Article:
China’s Douyin, the Chinese version of TikTok, is suing fellow internet titan Tencent over allegedly monopolistic behavior.
According to CGTN, the Beijing Intellectual Property Court has accepted Douyin’s case. Douyin has accused Tencent of restricting Douyin video content on Tencent apps such as WeChat and QQ. Douyin is asking the court to order Tencent to cease anti-competitive practices and pay Douyin 90 million yuan, or approximately $13.94 million, in damages.
Douyin claims that Tencent’s WeChat starting imposing restrictions in April 2018 on short video apps such as Douyin and Kuaishou. WeChat eventually loosened its restrictions on Tencent-backed apps such as Kuaishou and Weishi, but kept them in place for Douyin, according to CGTN.
Douyin and TikTok are owned by ByteDance.
Tencent has argued that Douyin’s allegations are “maliciously framed” and that Douyin illegally obtained, through anti-competitive methods, WeChat user information. Douyin has denied Tencent’s claims and asserts that Tencent’s restrictions are intended to hamper competition, CGTN said.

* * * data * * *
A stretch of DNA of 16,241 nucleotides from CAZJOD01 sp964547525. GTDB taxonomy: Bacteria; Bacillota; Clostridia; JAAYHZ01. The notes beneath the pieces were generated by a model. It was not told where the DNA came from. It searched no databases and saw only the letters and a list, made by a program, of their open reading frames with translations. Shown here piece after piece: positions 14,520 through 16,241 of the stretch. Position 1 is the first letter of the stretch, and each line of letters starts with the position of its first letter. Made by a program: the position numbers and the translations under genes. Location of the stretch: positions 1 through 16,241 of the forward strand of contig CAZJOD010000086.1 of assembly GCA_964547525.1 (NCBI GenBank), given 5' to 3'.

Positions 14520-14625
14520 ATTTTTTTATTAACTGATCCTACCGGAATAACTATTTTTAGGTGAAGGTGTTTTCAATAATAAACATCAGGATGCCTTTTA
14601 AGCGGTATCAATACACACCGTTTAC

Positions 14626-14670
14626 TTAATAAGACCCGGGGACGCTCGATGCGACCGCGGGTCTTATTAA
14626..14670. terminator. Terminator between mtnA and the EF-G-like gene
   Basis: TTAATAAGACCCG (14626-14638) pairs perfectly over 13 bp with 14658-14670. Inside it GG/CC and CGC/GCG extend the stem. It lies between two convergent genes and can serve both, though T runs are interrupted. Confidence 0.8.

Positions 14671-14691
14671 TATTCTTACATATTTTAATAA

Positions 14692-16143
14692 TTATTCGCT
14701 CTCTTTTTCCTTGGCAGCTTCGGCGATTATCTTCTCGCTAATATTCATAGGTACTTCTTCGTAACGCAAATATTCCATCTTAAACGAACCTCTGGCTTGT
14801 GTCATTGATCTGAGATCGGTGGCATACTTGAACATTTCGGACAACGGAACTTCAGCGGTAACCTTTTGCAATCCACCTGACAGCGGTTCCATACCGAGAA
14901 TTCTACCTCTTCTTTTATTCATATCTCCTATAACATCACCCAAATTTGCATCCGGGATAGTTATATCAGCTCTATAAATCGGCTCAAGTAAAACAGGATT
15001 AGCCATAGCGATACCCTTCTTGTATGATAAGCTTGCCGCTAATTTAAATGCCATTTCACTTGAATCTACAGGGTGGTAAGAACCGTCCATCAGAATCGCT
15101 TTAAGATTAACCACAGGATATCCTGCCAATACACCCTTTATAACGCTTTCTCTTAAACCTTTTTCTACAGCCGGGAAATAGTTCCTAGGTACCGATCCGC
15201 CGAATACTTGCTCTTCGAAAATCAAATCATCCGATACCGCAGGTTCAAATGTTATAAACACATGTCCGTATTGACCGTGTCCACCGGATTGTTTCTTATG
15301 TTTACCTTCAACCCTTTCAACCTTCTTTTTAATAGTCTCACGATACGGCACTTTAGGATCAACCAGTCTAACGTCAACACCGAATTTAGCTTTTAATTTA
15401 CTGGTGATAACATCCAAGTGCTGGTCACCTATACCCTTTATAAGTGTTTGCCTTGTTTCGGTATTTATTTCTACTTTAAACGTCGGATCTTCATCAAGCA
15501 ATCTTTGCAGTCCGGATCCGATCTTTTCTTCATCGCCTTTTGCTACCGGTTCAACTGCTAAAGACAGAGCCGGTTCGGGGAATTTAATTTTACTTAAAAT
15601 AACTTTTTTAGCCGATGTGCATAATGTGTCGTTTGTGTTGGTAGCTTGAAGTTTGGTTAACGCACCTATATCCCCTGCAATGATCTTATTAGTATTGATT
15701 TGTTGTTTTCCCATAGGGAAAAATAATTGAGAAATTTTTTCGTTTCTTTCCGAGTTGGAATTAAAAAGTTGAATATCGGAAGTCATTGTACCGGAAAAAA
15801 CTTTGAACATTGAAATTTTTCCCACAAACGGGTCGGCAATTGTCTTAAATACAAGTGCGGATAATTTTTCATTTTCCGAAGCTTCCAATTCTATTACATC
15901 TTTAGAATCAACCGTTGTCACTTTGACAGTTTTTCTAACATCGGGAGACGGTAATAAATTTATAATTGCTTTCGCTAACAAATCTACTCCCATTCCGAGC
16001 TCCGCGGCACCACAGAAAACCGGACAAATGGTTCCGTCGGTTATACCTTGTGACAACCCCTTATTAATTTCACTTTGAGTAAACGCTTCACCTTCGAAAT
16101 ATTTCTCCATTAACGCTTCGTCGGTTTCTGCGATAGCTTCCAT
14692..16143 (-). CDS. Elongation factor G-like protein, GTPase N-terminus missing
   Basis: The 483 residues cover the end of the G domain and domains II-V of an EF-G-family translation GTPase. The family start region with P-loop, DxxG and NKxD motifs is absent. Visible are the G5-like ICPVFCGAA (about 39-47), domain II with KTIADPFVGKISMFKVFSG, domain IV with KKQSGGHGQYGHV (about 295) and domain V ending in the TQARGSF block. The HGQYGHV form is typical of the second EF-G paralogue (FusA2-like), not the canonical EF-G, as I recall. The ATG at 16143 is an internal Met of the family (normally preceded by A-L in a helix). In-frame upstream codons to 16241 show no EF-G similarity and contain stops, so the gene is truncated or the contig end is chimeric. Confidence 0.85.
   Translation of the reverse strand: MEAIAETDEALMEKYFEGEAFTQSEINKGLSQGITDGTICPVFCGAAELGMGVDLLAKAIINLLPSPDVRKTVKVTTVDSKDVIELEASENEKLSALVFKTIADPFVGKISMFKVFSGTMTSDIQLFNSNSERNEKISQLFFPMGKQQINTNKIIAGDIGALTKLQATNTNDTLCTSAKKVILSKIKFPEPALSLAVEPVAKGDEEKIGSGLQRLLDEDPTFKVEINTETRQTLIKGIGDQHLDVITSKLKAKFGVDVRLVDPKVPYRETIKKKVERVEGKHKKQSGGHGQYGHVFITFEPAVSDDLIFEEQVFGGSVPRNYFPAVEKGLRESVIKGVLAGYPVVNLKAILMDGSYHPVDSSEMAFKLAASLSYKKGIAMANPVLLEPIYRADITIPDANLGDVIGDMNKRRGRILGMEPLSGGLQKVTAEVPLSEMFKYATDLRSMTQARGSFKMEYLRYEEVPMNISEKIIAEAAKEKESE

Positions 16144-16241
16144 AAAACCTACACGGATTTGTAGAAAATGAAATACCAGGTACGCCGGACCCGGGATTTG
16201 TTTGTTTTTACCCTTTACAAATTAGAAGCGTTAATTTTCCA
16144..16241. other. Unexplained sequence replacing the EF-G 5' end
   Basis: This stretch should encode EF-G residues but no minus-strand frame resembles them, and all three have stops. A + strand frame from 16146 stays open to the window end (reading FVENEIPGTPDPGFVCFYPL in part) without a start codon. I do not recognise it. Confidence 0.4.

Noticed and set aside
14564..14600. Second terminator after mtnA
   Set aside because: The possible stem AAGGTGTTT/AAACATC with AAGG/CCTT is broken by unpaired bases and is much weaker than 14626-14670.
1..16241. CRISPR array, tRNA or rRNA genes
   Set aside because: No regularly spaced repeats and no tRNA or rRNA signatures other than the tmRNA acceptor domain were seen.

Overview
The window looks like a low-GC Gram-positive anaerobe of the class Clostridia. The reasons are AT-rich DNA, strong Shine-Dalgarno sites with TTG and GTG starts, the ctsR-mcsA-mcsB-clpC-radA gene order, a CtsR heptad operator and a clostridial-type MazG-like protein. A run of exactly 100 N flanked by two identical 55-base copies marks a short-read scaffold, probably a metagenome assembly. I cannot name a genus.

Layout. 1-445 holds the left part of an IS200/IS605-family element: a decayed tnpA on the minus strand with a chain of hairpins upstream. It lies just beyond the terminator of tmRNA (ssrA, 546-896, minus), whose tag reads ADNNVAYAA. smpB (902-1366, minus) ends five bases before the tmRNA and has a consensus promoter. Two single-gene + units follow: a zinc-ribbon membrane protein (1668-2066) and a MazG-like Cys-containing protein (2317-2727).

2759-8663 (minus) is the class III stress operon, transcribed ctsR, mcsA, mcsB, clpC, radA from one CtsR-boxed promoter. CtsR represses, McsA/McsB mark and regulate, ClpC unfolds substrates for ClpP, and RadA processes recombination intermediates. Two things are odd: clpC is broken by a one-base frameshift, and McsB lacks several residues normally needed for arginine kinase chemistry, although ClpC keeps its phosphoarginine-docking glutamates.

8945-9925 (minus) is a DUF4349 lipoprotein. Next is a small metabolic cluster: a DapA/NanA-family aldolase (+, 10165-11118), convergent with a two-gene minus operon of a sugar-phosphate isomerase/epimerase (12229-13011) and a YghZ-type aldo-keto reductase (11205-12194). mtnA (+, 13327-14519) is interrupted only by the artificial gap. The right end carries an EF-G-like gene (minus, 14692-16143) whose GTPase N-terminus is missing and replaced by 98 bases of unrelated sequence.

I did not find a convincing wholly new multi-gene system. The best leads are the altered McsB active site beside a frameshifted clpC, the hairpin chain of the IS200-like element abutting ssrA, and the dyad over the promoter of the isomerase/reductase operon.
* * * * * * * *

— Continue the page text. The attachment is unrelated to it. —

According to the complaint, WeChat has 1.2 billion monthly users, while QQ had 600 million. Douyin has argued that no other providers are able to provide services equivalent to the Tencent apps, which means Tencent holds a “dominant position on the market.”
Chinese antitrust law forbids companies holding dominant market positions from trying to eliminate or restrict competition, according to CGTN.
The lawsuit was originally filed on Feb. 2 in Beijing.
Douyin’s parent company, ByteDance, and Tencent are fierce competitors in China, with their billionaire founders, ByteDance’s Zhang Yiming and Tencent’s Pony Ma, also often at odds.
“We believe that competition is better for consumers and promotes innovation,” a ByteDance spokesperson said, per a Bloomberg report about the suit. “We have filed this lawsuit to protect our rights and those of our users.”
In early February, China’s State Administration for Market Regulation (SAMR) released new antitrust guidelines as part of an effort to rein in Big Tech platforms, Reuters reported.
SAMR said the guidelines are intended to prevent companies from fixing prices, manipulating the market through algorithms, and restricting technologies. It added the guidelines also aim to “stop monopolistic behaviors in the platform economy and protect fair competition in the market,” according to Reuters.